(AP) - Sarah Murnaghan had to wage a high-stakes legal fight to get a new pair of lungs.
By the time the 10-year-old cystic fibrosis patient finally received a double-lung transplant last week, she'd been waiting for months.
Her parents had sued to get her on the adult transplant list and a better shot at getting the surgery.
Sarah's case spurred a national debate about how organs are allocated in the face of chronic shortages in the United States.
But what if there was another way: If a person needs an organ, can you just grow one in a lab?
Scientists are trying to help ease the shortage and have tapped into the body's own ability to regenerate itself.
"We're harvesting that technology to create more complex tissues," said Dr. Anthony Atala, director of the Wake Forest Institute for Regenerative Medicine at Wake Forest University.
Researchers there want to see if they can make pig livers suitable for people.
They're starting with piglet livers and washing them in a process called decellularization, which strips the pig's cells off its liver but leaves the underlying structure behind.
The hope is to seed that structure with human liver cells to see if those cells will grow and multiply into a fully functioning human liver.
"Pigs, the size is closer to a human liver. So if we're able to decellularize and put human cells back in there, it could help with the shortage of organs," said Abritee Dhal, a PhD candidate at Wake Forest University in Winston-Salem, North Carolina.
The lab is also trying to make kidneys with the use of a 3D printer. The "ink" that comes out of the printer is made of various cells and a gel-like material to help support them.
The ability to grow and implant complex organs like hearts, lungs, livers and kidneys in humans is still a long way off.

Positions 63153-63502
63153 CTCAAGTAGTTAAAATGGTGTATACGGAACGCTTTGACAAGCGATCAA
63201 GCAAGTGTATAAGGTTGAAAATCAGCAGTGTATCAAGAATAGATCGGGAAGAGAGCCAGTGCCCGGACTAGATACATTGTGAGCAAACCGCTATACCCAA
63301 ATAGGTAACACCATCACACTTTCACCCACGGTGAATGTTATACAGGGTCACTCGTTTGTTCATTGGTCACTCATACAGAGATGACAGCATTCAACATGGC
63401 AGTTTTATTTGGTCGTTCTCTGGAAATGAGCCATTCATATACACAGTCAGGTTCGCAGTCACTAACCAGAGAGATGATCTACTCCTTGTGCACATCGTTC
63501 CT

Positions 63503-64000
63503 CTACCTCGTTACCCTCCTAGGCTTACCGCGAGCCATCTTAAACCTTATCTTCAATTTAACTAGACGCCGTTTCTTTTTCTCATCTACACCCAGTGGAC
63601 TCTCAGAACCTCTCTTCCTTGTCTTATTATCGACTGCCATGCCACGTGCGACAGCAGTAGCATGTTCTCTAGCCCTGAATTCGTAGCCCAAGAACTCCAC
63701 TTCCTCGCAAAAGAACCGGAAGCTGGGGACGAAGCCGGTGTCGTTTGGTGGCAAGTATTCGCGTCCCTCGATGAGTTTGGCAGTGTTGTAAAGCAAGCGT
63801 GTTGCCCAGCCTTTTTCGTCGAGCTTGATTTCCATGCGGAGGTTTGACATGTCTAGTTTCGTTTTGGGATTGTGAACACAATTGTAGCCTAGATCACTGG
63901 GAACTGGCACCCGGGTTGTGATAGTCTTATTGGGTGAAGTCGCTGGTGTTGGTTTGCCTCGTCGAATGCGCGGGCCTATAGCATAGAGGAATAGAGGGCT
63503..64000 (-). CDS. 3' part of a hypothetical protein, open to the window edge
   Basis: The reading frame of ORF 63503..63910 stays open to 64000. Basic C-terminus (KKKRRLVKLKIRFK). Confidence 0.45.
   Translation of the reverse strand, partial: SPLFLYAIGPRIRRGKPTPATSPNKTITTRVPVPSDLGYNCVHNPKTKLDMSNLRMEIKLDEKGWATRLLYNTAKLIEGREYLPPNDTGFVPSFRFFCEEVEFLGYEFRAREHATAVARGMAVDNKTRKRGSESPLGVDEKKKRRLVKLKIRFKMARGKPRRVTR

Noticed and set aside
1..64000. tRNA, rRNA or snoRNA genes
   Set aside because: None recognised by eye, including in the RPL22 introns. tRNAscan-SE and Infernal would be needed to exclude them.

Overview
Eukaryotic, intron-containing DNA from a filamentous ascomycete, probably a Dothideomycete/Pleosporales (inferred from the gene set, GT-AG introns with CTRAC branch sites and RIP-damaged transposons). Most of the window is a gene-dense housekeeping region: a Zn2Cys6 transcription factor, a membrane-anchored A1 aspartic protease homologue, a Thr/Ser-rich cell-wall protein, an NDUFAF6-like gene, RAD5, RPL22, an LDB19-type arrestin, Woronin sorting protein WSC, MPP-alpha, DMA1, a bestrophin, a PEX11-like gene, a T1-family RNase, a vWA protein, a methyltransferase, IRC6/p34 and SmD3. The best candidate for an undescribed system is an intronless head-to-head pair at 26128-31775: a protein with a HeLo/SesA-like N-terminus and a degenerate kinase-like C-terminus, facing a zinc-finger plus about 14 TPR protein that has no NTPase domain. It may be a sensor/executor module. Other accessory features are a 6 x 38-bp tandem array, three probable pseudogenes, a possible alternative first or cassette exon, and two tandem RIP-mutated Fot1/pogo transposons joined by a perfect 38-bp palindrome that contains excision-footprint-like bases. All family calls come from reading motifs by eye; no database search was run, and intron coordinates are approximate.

Some researchers think it's as little at 10 years but possibly more like 20 years away for some organs.
There has been some success so far in creating simpler, hollow body parts.
Right now, there are people living with custom-made, lab-grown blood vessels, windpipes and bladders in the U.S.
To engineer those, scientists can take cells from a patient's own bone marrow or a biopsy of the needed body part and grow those cells on a biodegradable, synthetic scaffold.
The scaffold is also produced by a 3D printer in the exact size and shape needed. The "ink" is the scaffold material itself.
"Once these scaffolds are in the body with the cells, the scaffolds go away, and the cells lay down their own scaffold," said Atala.
That process helped five-year-old Angela Irizarry.
She was born in 2007 with a heart defect that prevented her heart from pumping blood through her body.
It's a potentially lethal condition that leaves the body short of oxygen.
"She couldn't run or play or cry without getting tired and purple," said Claudia Irizarry, Angela's mother.
Angela had a series of surgeries, the last of which was to implant a lab-grown blood vessel made from cells in her bone marrow.
That was two years ago, and now her mother says she is a normal little girl who just graduated preschool and is looking forward to kindergarten.
"She is able to be, to have a normal play day," said Claudia Irizarry from the family's home in Lewisburg, Pennsylvania.
Success stories like Angela's are spurring the research forward.
Scientists say the trick is to find the right cells to use for what's needed, get them on the right support structure and then get them growing.
"Our preference is to use a patient's own cells, and the patient's own organ specific cells because those cells already know what to do," said Atala. "A windpipe cell already knows that it's a windpipe cell, and it's going to create a windpipe cell for that patient that will not be rejected or kicked out."
The end goal: To create custom-made organs in the lab, on demand, that the body will accept.
Scientists say that could help end the waiting game for donor organs, which some patients never receive.